Make no mistake, New Labour is now over. The top-up fees vote was merely a vote on the principle. Now come the votes on the details.

The Labour Party is now embarking on a prolonged civil war between the tiny guerrilla group of Blairite true believers and the bigger band of Brownites (lumped together with the rabble Campaign group types) with the vast majority sitting by on the sidelines waiting to see what happens. Blair’s authority is in tatters, and all chance of further reform across other areas is now over.

The likely outcome is Blair stays in office, wins the next election, and then disappears having done almost nothing between now and then, leaving Brown to take over and to govern as a traditional social democrat, uninterested in public sector reform.

New Labour formally ended last night."

The question is can the Tories get their act together to put the boot in in a governmental fashion. Th eir attitude has to shift from full-frontal attacks to a 'roll over Beethoven' approach of frustration at wasted time.

Do the Tories have the winning formula?

I found Charles Moore's article in today's Telegraph stimulating even if I don't entirely want to agree.

He basically argues that the reason for the Tories lack of political success in recent years has been a lack of low cynicism and high ideals. I broadly align myself with this analysis, but some of Mr Moore's detail I find difficult. Much of what the party has done may be viewed as opportunistic but it is not the cynical politics which has made Labour so successful. From a political view we long seem to have failed to grasp the broader political picture and managed to manipulate to the needs and success of the party. We have also seemed to lack the 'high ideals' which enable one to set oneself as automatically superior to political opponents. Labour do it, scornfully invoking all those 'without' in modern society; the Liberals do it in a pseudo-intellectual manner. This has long been the strength of the Conservative Party but to be successful it must make it the case again. I do not necessarily agree with his condemnation of Jim Prior's activities or that we need a neo-Thatcherite revival. We need to assert traditional Conservative values with a bit of long-term political nouse and the odd 'high ideal' thrown in for good easy recipe for a man like Howard surely. Certainly easier than Moore's charge that "we must find a way of abolishing or hugely reducing the licence fee while reviving the core of public service broadcasting."

Much of his criticism of the institution of the BBC I think is fair. Despite my gut instinct to be protective of what is and has long been a great British institution it has undesirable aspects for much of 'Middle Britain'. Moore's assertion of whether Wolfowitz or Hizbollah, Gerry Adams or Norman Tebbit would get an easier ride strikes a resonant bell. How to conserve this and yet improve the institution is surely one of the great testing challenges of what conservatism will mean in the 21st century. And it's not an easy question.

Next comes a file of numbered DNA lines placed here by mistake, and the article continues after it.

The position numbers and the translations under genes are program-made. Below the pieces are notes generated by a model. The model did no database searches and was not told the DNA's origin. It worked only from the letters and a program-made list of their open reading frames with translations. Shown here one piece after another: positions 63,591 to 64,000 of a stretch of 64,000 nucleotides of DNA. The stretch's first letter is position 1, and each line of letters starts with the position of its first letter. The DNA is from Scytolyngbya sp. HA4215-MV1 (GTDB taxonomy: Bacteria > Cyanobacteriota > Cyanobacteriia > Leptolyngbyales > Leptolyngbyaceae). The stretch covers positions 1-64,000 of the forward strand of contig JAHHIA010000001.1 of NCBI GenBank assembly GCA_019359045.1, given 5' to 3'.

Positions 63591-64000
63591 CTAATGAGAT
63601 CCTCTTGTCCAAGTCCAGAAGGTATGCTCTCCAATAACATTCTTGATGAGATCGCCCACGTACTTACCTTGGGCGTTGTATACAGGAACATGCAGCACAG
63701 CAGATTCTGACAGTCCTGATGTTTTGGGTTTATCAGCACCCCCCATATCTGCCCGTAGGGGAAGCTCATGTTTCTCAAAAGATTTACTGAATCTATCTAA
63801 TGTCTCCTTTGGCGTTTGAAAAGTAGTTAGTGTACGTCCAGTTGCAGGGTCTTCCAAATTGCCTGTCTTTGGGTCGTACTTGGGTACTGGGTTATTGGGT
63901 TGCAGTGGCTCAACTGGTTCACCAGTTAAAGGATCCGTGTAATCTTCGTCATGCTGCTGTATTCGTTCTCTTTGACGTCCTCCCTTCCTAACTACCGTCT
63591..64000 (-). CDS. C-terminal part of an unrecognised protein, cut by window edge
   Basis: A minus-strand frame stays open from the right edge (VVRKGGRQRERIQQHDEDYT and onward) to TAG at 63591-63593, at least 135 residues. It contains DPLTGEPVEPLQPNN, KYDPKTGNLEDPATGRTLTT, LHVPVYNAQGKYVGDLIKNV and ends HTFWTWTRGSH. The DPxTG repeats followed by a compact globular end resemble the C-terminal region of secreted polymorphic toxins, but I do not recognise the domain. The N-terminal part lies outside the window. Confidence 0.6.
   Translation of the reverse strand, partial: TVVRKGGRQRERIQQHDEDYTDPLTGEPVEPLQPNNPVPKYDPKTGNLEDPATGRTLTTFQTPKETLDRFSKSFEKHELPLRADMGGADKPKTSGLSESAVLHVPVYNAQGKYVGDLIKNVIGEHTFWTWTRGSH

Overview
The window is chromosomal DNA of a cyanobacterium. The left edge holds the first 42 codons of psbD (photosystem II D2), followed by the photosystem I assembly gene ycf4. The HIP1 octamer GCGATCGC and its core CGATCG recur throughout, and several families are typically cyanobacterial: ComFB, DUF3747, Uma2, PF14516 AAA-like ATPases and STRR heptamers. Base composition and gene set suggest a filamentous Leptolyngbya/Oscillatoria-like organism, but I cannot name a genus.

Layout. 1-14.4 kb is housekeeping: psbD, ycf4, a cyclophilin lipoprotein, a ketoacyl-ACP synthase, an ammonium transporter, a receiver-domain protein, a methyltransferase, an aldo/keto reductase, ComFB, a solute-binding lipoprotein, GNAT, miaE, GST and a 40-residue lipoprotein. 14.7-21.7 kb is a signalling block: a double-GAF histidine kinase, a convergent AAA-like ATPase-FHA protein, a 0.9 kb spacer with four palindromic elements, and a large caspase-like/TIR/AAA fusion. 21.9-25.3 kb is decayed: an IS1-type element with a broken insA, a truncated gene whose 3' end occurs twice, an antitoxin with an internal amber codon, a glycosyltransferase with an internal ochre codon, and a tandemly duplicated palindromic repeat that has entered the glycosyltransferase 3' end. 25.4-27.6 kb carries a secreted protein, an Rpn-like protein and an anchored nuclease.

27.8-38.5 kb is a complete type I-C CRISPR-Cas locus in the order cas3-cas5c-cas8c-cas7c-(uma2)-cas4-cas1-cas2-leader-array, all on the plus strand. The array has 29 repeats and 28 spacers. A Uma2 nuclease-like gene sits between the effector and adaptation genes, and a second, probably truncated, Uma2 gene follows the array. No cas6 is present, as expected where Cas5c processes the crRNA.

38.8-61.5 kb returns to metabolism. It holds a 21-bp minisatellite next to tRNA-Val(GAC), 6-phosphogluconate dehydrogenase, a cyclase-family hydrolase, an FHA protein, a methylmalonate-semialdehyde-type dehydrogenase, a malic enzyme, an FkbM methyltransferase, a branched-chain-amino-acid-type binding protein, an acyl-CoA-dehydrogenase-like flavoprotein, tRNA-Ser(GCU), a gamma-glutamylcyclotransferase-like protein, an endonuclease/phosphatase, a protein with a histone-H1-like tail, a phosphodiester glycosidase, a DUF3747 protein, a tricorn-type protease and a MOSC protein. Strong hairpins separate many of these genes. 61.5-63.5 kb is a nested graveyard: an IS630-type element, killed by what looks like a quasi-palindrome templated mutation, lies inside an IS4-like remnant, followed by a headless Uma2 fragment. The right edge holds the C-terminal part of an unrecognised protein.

Sorry for the delay in postings for a while but I have been not only distracted by Hutton, Top-up fees and snow but have been down and out with tonsillitis for a while. I'm back now though...

Tuesday, January 27, 2004

Anne 'Principles' Campbell

I wrote last week about the dreadful and shameless behaviour of Cambridge MP Anne Campbell (see below), predicting, inter alia, that

"Since being one of the first MPs to oppose the proposals, having suffered for her behaviour around the 1997 General Election when she, allegedly, flyered the whole university with 'No Tuition Fees Here' leaflets, it seems she wouldn't mind developing cold feet...

Watch this space for the survey's ambiguous results!"

It seems that having devised her most absurd little online poll she has done the inevitable and...abstained! I will write more on this later when I have calmed down, but for an MP representing a university town to abstain on an issue such as this is nothing short of disgraceful. There is no reason why she should show 'no opinion', especially as she has been such a long-time critic.

The only bright side is that the chickens must surely come home to roost at the next election.

Sunday, January 25, 2004

Bromsgrove Rovers 1 - 2 Bedworth United

Poor performance and result from Bromsgrove. We're lacking some spark and it's looking like the manager's got to carry the can. The team can play but apparently we've resettled into a 3-5-2 formation which has never really worked all season.

The keeper, Paul Wyatt, has made a catalogue of errors - yet Rooney is standing by him as solid. If that's the case then he has to stand by his results now too!!

Thursday, January 22, 2004

Off with her Tonge...

Just had brought to my attention a quite shocking comment about suicide bombers by LibDem MP Dr Jenny Tonge.